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STEVE CHIOTAKIS: A $150 million museum that highlight’s American Jewish history opens its doors this weekend in Philadelphia. But organizers wanted to be true to the religion. So there were discussions about when to open, and how to do business.
Reporter Joel Rose explains.
Joel Rose: On the day I visited, the front desk clerks at the National Museum of American Jewish History were using fake money to test out the registers.
Clerk: So the total for that is $90 for your family membership.
When the museum opens, the clerks will take in real cash — except on Saturday. According to religious law, Jews aren’t supposed to work or handle money on Shabbat. Museum director Michael Rosenzweig says this prompted some heated discussions among the board members.
Michael Rosenzweig: There were some on the board who felt we should close for all Jewish holidays and Shabbat. There were some who felt we should never close.
That tension — between religious observance and integration — shows up many times in the museum’s exhibits about the history of Jews in America. In the end, Rosenzweig says the board settled on a compromise.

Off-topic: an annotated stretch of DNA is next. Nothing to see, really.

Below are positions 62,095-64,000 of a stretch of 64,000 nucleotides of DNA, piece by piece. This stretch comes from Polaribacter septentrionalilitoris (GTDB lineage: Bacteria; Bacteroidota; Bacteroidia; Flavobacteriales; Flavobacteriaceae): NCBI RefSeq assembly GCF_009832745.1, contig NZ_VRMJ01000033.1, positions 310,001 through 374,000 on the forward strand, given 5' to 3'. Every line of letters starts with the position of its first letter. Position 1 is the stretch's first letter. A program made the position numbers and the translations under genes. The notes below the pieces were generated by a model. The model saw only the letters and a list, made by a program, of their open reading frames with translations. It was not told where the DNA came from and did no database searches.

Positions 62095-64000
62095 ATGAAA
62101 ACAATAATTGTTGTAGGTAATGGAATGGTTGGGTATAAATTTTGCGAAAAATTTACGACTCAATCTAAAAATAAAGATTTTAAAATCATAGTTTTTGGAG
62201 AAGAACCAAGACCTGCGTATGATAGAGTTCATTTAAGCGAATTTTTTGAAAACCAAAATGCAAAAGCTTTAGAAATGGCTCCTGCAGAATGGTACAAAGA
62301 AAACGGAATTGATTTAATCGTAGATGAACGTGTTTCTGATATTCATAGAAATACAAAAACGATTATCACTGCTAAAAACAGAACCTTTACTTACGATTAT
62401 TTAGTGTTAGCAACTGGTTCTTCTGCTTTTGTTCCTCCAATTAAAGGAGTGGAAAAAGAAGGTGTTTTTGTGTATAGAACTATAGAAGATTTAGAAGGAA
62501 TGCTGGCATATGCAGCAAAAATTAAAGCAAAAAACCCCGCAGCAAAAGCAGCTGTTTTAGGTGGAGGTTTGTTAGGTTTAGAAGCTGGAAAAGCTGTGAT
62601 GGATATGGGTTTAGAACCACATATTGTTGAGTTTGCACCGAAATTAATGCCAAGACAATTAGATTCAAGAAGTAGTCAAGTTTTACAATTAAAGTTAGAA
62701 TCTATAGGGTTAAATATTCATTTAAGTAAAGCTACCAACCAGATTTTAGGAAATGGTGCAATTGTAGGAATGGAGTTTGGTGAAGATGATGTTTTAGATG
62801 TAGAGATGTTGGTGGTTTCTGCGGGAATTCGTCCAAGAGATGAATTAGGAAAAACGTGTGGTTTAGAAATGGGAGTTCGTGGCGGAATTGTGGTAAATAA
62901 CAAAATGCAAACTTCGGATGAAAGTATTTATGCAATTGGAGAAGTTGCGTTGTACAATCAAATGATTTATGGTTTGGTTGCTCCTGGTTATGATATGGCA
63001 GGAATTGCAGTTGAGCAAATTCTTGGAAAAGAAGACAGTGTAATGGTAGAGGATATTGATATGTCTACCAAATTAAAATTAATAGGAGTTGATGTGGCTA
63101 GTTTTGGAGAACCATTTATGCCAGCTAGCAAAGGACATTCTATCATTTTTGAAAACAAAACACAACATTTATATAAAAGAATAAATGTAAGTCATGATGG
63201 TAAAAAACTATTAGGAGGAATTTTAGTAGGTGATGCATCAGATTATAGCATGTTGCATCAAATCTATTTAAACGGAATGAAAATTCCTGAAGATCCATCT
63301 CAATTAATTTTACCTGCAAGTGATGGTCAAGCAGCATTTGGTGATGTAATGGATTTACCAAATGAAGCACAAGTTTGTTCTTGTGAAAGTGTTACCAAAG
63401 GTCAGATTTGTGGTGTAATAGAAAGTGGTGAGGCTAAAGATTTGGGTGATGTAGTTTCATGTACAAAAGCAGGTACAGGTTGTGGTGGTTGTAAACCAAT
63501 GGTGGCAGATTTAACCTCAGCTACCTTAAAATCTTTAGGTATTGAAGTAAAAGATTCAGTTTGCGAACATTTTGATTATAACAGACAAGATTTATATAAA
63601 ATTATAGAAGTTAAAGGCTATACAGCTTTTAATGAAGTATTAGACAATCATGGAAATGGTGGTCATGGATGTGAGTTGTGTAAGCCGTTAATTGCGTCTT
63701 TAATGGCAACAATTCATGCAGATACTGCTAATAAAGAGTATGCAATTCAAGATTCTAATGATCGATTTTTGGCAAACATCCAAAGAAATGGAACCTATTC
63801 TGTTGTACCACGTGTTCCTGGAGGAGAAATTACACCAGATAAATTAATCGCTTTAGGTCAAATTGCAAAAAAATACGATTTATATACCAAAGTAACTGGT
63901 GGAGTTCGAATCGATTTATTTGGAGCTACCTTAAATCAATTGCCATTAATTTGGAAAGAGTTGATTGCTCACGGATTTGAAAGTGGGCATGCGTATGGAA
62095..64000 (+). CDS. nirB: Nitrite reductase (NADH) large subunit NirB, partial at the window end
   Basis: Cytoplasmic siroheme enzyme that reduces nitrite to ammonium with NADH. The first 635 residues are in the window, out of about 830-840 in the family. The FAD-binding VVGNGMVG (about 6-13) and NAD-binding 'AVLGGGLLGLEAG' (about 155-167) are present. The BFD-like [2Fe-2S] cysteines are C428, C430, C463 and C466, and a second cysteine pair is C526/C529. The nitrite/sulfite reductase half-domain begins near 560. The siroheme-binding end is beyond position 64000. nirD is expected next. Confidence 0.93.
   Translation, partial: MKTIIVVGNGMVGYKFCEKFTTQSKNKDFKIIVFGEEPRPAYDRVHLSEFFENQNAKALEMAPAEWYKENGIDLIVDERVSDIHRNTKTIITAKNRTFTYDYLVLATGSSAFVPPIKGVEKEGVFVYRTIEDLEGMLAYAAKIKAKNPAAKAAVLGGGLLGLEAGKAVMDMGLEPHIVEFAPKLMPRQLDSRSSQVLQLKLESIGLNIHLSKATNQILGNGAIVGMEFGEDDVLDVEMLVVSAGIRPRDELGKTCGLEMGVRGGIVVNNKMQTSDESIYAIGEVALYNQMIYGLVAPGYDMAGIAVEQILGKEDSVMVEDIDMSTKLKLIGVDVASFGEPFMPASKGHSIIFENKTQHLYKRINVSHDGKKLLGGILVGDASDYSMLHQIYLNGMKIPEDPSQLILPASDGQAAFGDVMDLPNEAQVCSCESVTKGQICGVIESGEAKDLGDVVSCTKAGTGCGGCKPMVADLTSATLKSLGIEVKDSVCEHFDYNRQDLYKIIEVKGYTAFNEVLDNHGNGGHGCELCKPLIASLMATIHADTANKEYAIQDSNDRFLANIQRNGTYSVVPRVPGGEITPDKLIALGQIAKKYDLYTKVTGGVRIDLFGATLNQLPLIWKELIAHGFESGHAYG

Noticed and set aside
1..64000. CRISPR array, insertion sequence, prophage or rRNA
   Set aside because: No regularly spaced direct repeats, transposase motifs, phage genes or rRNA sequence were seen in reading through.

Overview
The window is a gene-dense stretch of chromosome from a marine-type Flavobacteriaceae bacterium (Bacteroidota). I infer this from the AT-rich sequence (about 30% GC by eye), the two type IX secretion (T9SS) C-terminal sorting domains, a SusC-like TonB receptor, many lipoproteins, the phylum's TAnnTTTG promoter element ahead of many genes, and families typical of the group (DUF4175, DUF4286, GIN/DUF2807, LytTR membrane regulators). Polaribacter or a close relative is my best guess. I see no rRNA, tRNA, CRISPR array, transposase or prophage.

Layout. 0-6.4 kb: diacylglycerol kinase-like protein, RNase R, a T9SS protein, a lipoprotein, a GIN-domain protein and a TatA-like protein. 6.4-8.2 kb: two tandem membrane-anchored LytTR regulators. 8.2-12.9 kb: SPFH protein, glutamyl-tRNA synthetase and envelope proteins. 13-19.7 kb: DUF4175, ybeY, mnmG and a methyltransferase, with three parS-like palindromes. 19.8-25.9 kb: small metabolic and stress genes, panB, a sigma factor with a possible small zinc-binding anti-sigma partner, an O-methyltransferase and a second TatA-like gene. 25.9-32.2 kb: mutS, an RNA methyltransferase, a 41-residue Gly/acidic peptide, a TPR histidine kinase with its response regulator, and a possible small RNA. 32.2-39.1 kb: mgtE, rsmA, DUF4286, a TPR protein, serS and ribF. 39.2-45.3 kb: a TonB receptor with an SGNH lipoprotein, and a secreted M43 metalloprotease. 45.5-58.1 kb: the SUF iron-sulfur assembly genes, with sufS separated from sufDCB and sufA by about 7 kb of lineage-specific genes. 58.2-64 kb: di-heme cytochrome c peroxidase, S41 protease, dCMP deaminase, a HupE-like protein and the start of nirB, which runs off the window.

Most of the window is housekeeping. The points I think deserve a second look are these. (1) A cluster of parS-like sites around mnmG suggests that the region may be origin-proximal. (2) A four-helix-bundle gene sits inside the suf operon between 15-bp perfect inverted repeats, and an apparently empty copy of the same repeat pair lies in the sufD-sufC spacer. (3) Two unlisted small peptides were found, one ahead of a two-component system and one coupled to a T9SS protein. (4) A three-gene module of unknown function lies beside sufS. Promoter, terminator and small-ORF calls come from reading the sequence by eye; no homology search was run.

Rosenzweig: We decided to remain open on Saturdays, and on most Jewish holidays. But on those days, we will not engage in commercial transactions on the premises of the museum.
The museum and its gift shop will accept credit cards on Shabbat, but it won’t actually process the transactions until the holiday is over. Jewish museums all over the country wrestle with doing business on Saturday. Judy Margles chairs the Council of American Jewish Museums.
Judy Margles: You might miss outreach to the non-Jewish audiences, people who are out on the street on a Saturday. People who don’t have a lot of time during the week to visit your museum.
That’s a concern for the National Museum of American Jewish History in Philadelphia. Its new building is practically next door to Independence Hall and the Liberty Bell. And Michael Rosenzweig expects Saturdays to account for a quarter of attendance.
Rosenzweig: We are on Independence Mall. Saturday is a huge day on the mall. That would be a very significant sacrifice of revenue.
Rosenzweig says he’d like the museum to be free on Shabbat, like some other Jewish institutions. But he says that will only work if he finds a generous donor to make up the difference.
In Philadelphia, I’m Joel Rose for Marketplace.
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